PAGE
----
Abstract: A household model is formulated to facilitate careful development and performance testing of bid-based transactive energy system (TES) designs with voluntary customer participation. The optimal general bid-function form for households with thermostatically controlled loads is derived from dynamic programming principles, based solely on general household thermal dynamic and welfare attributes. Quantitative forms are determined for these optimal bid functions, given quantitative forms for these attributes. These quantitative attributes are used to construct representative household types based on clusterings of correlated parameter values. Bid comparison, peak-load reduction, and load-matching test cases conducted for a 123-bus distribution system operating under a generic bid-based TES design illustrate the usefulness of our methods for ensuring TES designs are aligned with local customer goals and constraints.
    Date: 2019–12–05
  24. By: Chai, Huajun; Rodier, Caroline; Song, Jeffery; Zhang, Michael
    Abstract: Parking has long been an urban planning challenge. Providing parking in city centers is land-intensive and expensive. Moreover, drivers searching for scarce parking can increase congestion, vehicle miles traveled (VMT), and greenhouse gas (GHG) emissions. Use of automated vehicles to drop off and pick up travelers could reduce the demand for parking, which could reduce VMT and associated emissions and allow urban spaces currently used for parking to be converted to more beneficial uses. However, automated vehicles could also have negative consequences. They could generate empty vehicle travel and more cross-traffic movements due to drop-offs and pick-ups which could increase congestion, VMT, and GHG emissions. Researchers at the University of California, Davis modeled the travel effects of changes in drop-off and pick-up activity and parking supply that might be triggered by widespread automated vehicle use in San Francisco’s city center. A primary goal of this research was to determine an optimal level of automated vehicle adoption that minimizes negative consequences. The researchers also modeled methods to control these negative consequences, including expanding drop-off and pick-up zones and imposing auto pricing policies to curb demand. This policy brief summarizes the findings from that research and provides policy implications. View the NCST Project Webpage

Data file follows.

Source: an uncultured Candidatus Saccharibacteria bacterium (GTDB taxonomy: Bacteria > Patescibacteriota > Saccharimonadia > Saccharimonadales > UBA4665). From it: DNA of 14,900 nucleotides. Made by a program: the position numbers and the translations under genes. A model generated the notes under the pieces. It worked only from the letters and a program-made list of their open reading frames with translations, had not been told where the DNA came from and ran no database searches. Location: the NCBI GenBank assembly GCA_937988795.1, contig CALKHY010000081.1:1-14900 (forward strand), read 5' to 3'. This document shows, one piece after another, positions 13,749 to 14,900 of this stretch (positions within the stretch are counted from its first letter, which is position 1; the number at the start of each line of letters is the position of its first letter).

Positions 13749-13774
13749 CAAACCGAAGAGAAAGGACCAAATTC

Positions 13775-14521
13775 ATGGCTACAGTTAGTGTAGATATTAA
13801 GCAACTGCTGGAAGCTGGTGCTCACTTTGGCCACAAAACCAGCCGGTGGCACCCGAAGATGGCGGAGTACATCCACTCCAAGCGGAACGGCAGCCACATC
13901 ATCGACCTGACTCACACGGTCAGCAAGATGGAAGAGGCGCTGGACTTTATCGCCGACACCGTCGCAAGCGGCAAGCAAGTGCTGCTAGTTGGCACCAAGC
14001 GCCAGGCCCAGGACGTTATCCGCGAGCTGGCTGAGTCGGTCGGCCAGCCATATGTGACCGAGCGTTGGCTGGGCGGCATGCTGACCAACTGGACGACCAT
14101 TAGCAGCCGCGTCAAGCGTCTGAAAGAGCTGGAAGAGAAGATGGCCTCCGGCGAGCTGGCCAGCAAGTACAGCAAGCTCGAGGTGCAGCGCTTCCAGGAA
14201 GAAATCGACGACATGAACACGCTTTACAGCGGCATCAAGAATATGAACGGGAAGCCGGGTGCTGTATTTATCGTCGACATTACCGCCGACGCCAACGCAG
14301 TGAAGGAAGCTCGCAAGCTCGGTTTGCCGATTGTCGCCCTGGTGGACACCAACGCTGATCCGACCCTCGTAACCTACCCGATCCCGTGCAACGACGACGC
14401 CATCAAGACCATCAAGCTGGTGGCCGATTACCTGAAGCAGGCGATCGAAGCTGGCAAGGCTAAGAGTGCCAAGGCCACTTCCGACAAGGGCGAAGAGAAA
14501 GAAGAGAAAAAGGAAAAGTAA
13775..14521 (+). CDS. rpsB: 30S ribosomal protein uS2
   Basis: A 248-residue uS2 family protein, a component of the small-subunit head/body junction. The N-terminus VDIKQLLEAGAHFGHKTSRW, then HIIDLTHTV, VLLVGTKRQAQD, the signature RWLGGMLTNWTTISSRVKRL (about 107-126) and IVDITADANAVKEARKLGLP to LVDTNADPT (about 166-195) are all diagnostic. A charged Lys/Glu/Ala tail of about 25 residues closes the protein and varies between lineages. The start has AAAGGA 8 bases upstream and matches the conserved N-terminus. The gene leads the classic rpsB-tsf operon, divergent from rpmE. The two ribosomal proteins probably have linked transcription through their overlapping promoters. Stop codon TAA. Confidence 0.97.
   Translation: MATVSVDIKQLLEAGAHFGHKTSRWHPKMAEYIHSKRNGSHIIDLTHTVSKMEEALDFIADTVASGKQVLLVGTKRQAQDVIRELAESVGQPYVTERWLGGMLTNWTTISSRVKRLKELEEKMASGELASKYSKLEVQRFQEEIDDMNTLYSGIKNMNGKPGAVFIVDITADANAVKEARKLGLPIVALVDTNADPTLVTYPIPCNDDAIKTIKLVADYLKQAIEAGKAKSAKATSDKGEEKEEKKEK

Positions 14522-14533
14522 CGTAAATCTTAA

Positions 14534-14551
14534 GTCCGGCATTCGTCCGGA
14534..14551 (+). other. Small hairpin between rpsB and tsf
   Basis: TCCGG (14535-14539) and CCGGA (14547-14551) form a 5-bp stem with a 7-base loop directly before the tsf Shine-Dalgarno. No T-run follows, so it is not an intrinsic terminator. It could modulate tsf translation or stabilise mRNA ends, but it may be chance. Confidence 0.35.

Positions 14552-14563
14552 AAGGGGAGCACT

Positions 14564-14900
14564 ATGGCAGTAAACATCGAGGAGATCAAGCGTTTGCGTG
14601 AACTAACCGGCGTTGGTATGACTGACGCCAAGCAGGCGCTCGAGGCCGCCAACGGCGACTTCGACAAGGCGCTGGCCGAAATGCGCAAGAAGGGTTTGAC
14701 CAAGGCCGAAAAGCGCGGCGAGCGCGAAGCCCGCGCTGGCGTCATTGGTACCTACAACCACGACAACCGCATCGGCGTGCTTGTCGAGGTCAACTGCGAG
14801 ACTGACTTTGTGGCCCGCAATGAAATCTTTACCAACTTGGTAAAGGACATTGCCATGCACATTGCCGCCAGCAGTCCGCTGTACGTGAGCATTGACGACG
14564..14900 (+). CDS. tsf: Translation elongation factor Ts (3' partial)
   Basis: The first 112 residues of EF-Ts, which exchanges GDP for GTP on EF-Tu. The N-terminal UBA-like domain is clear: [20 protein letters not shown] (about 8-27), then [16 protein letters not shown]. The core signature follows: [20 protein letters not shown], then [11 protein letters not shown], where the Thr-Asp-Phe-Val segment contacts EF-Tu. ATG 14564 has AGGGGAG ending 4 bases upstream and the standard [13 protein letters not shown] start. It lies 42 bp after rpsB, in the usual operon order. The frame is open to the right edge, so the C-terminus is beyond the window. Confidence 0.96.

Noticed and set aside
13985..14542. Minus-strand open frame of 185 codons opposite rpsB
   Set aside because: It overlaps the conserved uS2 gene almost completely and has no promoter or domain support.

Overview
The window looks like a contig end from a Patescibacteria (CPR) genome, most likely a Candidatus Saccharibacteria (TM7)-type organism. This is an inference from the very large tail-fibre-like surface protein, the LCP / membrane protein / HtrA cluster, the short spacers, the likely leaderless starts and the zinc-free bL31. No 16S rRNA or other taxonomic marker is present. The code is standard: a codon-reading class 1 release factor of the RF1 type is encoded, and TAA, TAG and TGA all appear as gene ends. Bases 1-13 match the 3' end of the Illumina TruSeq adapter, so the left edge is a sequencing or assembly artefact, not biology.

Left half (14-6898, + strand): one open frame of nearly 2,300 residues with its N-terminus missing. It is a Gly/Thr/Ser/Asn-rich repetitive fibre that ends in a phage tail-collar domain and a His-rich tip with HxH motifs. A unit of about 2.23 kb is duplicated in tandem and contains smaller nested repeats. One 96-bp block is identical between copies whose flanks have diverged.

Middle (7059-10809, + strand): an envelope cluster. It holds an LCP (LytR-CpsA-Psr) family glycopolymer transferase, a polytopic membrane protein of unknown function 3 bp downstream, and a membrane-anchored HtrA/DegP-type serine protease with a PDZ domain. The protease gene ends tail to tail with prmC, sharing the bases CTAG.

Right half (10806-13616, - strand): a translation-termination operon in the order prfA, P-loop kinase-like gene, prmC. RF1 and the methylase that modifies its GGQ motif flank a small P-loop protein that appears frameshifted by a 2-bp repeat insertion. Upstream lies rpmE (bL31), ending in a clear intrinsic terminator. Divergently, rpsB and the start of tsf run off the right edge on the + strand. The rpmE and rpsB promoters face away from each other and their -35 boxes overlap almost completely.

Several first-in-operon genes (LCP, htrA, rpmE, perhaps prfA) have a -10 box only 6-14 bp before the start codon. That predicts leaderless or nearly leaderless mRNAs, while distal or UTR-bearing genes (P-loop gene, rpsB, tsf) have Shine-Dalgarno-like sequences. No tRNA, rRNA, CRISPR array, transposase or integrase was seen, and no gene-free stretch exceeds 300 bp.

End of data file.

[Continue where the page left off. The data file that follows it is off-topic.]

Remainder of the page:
Keywords: Engineering, Social and Behavioral Sciences, Autonomous vehicles, Central business districts, City planning, Curb side parking, Exhaust gases, Parking demand, Traffic models, Travel behavior, Vehicle miles of travel
    Date: 2020–10–01
  25. By: Hamid, Nazrah Abdul; Muda, Ruhaini; Alam, Md. Mahmudul (Universiti Utara Malaysia); Omar, Normah; Nadzri, Farah Aida Ahmad